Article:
SHEAR: But it's a different -- you know, the "Art of the Deal," Mr. Negotiation, I mean, I think we'll find out more about some of the conversations and how those -- you know, how much arm twisting there was, et cetera. But it's a very different thing to deal with some of these senators who are not maybe going to be quite so --

KING: Well, they run statewide. Most --

SHEAR: Right.

KING: Most. Not all. We're going to get to this in a minute. But most of these House Republicans think they're in safe districts and are more worried about not doing something than getting a primary.

BALL: That's right.

KING: So as we close this part of the conversation, we'll talk more about this in the hour ahead, what do we make of this? The president after leaving Washington in his celebration sat down with the prime minister of Australia. There was some talk that they had some bad blood in their early phone call. The president is making the case, no, we're putting that all behind us. But as he sits down, as he's exchanging pleasantries, listen to his take on health care with the Australian prime minister.


TRUMP: Premiums are going to come down very substantially. The deductibles are going to come down. It's going to be fantastic health care. Right now Obamacare is failing. We have a failing health care. I shouldn't say this to our great gentleman or my friend from Australia because you have better health care than we do. But we're going to have great health care very soon. (END VIDEO CLIP)

KING: Now Trump supporters say he just likes to be flattering and nice to everybody he sits with. This is him being nice and flattering. You have great -- you have great oceans. You have great mountains. You have great health care. And you have great food. You have great everything. Democrats say ding, ding, ding, Australia has a single-payer, government-run health care system. Does the president not know --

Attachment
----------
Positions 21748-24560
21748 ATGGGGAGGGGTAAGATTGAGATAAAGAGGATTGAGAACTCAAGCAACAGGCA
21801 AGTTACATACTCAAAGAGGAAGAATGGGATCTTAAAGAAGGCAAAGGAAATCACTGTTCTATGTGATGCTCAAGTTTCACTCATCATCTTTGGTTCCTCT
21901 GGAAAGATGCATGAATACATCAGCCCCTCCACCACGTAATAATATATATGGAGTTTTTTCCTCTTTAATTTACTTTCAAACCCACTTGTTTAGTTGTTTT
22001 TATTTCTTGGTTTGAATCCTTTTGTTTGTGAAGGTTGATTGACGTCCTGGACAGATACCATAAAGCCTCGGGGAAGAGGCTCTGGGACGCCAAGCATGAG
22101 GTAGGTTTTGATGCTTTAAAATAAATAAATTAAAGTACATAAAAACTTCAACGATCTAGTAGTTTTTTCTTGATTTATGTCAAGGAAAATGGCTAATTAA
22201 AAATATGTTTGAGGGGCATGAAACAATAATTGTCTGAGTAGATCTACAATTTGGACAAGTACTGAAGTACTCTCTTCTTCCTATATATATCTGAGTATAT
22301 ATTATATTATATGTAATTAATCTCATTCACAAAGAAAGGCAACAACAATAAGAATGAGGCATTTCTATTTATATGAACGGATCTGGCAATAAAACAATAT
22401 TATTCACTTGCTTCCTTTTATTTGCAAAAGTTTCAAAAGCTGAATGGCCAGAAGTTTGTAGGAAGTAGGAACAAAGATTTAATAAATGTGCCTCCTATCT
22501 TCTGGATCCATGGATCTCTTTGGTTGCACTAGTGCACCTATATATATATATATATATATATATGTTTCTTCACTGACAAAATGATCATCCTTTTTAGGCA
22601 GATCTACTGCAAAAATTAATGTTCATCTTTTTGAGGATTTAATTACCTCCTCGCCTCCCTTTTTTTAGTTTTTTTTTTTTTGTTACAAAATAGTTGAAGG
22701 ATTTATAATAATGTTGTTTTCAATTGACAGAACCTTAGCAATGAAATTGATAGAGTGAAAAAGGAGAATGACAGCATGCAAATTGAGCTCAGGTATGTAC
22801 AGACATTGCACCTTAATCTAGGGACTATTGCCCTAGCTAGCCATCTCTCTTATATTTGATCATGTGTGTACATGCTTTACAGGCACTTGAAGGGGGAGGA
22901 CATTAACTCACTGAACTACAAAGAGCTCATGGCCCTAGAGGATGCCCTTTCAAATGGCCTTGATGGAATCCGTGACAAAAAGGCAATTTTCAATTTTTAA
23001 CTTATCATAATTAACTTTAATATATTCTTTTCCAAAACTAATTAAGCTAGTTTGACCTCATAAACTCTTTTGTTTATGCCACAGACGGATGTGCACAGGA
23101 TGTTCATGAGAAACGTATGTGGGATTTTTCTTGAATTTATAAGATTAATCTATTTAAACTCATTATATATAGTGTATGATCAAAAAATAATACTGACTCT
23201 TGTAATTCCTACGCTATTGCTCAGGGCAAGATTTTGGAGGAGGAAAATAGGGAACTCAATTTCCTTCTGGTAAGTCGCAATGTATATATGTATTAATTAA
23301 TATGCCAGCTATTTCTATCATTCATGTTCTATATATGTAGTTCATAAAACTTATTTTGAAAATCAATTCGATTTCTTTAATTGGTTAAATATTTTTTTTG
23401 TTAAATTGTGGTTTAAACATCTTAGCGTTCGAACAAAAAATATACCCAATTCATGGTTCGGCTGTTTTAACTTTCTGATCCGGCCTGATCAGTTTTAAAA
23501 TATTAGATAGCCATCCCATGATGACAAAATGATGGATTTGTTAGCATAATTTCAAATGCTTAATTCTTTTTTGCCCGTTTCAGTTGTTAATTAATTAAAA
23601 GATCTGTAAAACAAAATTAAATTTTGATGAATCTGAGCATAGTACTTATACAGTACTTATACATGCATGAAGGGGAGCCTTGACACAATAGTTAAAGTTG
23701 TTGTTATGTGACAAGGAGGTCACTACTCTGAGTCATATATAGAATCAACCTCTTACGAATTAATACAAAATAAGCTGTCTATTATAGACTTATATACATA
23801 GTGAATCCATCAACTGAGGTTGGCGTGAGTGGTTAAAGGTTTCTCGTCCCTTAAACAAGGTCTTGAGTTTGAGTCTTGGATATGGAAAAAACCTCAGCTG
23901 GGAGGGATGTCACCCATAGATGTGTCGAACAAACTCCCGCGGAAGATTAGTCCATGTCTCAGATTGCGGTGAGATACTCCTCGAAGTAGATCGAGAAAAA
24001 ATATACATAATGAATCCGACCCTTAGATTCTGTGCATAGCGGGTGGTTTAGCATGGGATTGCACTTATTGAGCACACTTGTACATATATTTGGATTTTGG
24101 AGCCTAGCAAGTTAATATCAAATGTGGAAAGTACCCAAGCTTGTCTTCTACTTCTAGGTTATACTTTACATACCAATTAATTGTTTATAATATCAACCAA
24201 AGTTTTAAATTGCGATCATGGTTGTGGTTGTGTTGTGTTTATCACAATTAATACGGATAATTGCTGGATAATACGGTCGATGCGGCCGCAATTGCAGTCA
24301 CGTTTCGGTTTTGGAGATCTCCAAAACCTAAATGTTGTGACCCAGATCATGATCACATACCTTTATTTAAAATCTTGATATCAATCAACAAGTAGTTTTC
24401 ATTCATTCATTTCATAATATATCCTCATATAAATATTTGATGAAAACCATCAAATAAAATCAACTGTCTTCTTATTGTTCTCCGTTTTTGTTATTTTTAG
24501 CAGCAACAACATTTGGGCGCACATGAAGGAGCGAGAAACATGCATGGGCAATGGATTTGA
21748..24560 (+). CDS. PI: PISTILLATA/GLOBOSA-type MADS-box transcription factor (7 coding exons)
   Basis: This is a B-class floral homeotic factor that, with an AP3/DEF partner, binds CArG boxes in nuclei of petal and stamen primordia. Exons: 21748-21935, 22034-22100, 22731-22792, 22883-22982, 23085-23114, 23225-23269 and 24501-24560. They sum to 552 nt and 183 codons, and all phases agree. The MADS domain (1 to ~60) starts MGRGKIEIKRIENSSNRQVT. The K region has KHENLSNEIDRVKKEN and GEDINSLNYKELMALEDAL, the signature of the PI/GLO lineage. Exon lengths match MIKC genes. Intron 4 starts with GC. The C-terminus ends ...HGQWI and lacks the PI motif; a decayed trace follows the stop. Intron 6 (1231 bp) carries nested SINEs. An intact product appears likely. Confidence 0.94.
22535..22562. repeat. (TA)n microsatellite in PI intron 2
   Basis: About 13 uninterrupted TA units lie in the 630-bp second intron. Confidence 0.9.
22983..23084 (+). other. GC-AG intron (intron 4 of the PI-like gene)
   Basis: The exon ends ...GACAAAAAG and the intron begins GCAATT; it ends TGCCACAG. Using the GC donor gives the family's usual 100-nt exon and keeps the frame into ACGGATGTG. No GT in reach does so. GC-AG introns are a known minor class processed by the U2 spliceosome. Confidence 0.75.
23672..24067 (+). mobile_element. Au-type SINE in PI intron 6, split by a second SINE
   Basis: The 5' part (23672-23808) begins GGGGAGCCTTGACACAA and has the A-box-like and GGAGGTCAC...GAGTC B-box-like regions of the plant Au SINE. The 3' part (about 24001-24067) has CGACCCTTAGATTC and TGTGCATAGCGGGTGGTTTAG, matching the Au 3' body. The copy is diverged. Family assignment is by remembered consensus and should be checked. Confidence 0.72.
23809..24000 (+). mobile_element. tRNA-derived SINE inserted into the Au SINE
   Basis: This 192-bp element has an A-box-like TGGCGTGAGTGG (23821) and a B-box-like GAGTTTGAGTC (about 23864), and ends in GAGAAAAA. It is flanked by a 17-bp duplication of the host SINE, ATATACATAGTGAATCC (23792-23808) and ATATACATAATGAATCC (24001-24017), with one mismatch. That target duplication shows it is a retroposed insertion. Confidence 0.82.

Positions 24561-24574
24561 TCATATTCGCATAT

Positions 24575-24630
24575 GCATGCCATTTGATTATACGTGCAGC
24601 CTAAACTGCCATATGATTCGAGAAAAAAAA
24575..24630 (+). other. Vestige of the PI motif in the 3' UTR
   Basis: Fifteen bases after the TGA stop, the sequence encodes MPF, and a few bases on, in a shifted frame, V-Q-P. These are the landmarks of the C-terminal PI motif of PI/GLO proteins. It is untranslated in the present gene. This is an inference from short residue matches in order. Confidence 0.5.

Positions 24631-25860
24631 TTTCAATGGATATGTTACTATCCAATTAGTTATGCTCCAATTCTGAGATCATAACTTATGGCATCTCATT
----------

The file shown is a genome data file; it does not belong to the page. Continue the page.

HENDERSON: Trump had no idea.

KING: Does he not know the policy?

HENDERSON: I don't think Trump knows the details of the policy that was passed out of the House. Because he's not a detailed guy. But I also think that Trump, if he got a universal health care bill on his desk, he would sign it. And his supporters would love it. I mean, that's my sense of it.

BALL: No, even if he knew --


BALL: -- what was in this bill versus what Australia has, he might pick Australia.


BALL: He's on the record having said that.

KING: So he wants to sign a bill, whether it's A or B.

BALL: Yes. Well, this is easy, like a potentially Freudian slip, right? I mean, he's on the record supporting single-payer health care for a lot longer than he's ever been for conservative approaches to this issue. It's not like he never thought about it before.

KING: There have been days when I thought I think with all of you here, I've said it might be a little easier if we brought in Dr. Freud and Dr. Phil and whatever.

All right. We'll keep the conversation going.

Up next, walk the plank? Glow in the dark? Nancy Pelosi thinks Republicans are about to feel her pain.



[12:17:18] TRUMP: Premiums will be coming down. Yes, deductibles will be coming down.